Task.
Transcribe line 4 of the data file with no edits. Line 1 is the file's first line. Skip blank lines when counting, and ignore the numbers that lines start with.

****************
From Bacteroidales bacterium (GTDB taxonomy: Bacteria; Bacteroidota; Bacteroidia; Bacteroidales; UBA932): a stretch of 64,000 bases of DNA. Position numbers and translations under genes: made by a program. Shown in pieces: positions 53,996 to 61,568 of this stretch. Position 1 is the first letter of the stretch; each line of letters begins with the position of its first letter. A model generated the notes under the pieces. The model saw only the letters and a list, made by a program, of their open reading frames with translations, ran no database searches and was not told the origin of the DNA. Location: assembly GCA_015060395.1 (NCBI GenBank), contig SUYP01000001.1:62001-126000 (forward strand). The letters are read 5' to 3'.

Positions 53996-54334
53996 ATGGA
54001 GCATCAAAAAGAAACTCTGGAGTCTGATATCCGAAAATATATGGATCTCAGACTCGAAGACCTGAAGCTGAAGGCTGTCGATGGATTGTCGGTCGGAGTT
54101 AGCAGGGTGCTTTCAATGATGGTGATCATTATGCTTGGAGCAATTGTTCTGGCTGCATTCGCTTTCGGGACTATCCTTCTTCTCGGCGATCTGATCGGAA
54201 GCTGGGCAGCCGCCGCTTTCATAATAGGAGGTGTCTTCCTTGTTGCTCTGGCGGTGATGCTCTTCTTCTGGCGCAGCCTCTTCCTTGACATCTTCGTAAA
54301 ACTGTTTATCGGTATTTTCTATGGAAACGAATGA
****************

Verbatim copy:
54001 GCATCAAAAAGAAACTCTGGAGTCTGATATCCGAAAATATATGGATCTCAGACTCGAAGACCTGAAGCTGAAGGCTGTCGATGGATTGTCGGTCGGAGTT